A recently discovered virus linked to liver disease in horses appears to have worldwide distribution, according to researchers, who tested pooled commercial serum samples for DNA from the pathogen.
The study team said they found DNA from equine parvovirus-hepatitis (EqPV-H) in more than half the commercial horse serum samples tested. They said they could not determine if these DNA particles were infectious.
The scientists said that sensitive tests should be used for the detection of EqPV-H DNA in serum, and a careful risk assessment should be performed when using commercial horse sera in medical and research applications.
EqPV-H was only recently identified in association with equine serum hepatitis, also known as Theiler’s disease.
This disease was first described by Arnold Theiler in 1918 and is often observed after the use of blood products in equines.
The disease has since been reported worldwide after treatment with a variety of equine serum products, for instance, tetanus antitoxin, botulinum antitoxin, antiserum against Streptococcus equi, as well as pregnant mare’s serum, and equine plasma.
Until now, the virus has been described only in the United States and China.
In their study, Toni Luise Meister and her colleagues in Germany and Austria set out to evaluate the presence of EqPV-H in 18 commercial serum samples to assess the potential risk of virus transmission.
In 11 out of the 18 commercial serum samples tested, EqPV-H DNA was detected. Further testing revealed the presence of antibodies against the EqPV-H VP1 protein in all of the samples in which DNA was found, as well as three additional samples in which none of the viral DNA was found.
“The countries of origin with detectable viral genomes included the United States, Canada, New Zealand, Italy, and Germany, suggesting a worldwide distribution of EqPV-H,” the researchers reported in the journal Viruses.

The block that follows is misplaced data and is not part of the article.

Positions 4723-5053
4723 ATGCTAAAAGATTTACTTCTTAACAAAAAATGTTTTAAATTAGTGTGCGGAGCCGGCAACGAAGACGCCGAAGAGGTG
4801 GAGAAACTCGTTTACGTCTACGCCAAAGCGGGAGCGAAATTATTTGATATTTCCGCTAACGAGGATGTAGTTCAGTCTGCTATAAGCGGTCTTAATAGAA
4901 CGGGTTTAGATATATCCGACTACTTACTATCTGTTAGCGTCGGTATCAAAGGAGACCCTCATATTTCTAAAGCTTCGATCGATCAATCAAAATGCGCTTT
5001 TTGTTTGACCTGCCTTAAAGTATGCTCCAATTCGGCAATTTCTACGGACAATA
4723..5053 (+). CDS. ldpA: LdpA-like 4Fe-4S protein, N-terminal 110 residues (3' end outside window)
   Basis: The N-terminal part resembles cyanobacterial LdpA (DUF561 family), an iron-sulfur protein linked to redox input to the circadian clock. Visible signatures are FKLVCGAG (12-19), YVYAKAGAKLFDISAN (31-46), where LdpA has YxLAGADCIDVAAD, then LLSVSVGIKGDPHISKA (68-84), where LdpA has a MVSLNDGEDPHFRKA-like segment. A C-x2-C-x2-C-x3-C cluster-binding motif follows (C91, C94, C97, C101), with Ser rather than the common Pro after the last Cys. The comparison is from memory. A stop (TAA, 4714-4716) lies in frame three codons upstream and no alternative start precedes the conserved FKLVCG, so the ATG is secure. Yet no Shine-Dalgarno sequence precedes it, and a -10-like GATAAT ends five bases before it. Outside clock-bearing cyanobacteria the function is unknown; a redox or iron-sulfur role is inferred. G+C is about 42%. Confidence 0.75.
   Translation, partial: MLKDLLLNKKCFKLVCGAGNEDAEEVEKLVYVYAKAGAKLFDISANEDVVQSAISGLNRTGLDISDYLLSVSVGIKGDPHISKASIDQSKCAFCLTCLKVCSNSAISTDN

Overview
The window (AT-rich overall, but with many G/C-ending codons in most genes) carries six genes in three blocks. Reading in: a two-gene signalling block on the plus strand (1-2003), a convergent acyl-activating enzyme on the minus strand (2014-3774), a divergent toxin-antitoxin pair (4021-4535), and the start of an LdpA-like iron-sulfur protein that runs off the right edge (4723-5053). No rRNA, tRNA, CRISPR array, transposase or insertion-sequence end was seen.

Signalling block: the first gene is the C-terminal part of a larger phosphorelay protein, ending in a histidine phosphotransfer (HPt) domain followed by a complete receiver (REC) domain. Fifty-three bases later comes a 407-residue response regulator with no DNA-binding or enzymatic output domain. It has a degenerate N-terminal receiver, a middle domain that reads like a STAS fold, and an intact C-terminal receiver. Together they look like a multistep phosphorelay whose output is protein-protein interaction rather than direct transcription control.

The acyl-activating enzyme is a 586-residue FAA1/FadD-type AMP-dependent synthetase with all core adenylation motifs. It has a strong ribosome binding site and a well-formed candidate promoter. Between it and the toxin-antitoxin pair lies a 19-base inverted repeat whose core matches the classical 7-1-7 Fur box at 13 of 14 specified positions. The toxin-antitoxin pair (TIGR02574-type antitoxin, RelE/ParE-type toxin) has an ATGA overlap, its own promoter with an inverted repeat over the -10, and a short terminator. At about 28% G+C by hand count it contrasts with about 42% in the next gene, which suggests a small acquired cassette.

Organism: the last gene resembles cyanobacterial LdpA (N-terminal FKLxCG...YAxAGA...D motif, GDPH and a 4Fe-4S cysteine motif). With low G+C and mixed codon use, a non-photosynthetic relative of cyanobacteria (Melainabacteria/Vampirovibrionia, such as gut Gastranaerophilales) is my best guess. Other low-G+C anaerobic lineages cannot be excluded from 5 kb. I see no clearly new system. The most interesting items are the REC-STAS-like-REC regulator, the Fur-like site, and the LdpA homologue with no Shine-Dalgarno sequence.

They suggested it was highly likely that parvovirus DNA was enclosed in viral particles in the serum samples that tested positive for DNA.
In conclusion, the authors said: “We showed that anti-EqPV-H DNA and EqPV-H antibodies are frequently detectable in commercially available horse sera from various origins indicating a worldwide circulation of EqPV-H infections.
“As horse sera are commonly used for production of anti-sera, which are licensed for various treatments in different animal species as well as humans (snake antivenom immunoglobulins and botulism antitoxin), these results should raise awareness for EqPV-H contamination.
“Furthermore, other biologicals like live vaccines might harbor infectious EqPV-H, for instance when cell lines used for virus propagation were cultivated with horse serum.”
This, they said, pointed to the need to use sensitive diagnostic tests for the detection of EqPV-H DNA, as well as a careful risk assessment when using commercial horse sera in medical and research applications.
Equine Parvovirus-Hepatitis Frequently Detectable in Commercial Equine Serum Pools
Toni Luise Meister, Birthe Tegtmeyer, Alexander Postel, Jessika-M.V. Cavalleri, Daniel Todt, Alexander Stang and Eike Steinmann.
Viruses 2019, 11(5), 461; https://doi.org/10.3390/v11050461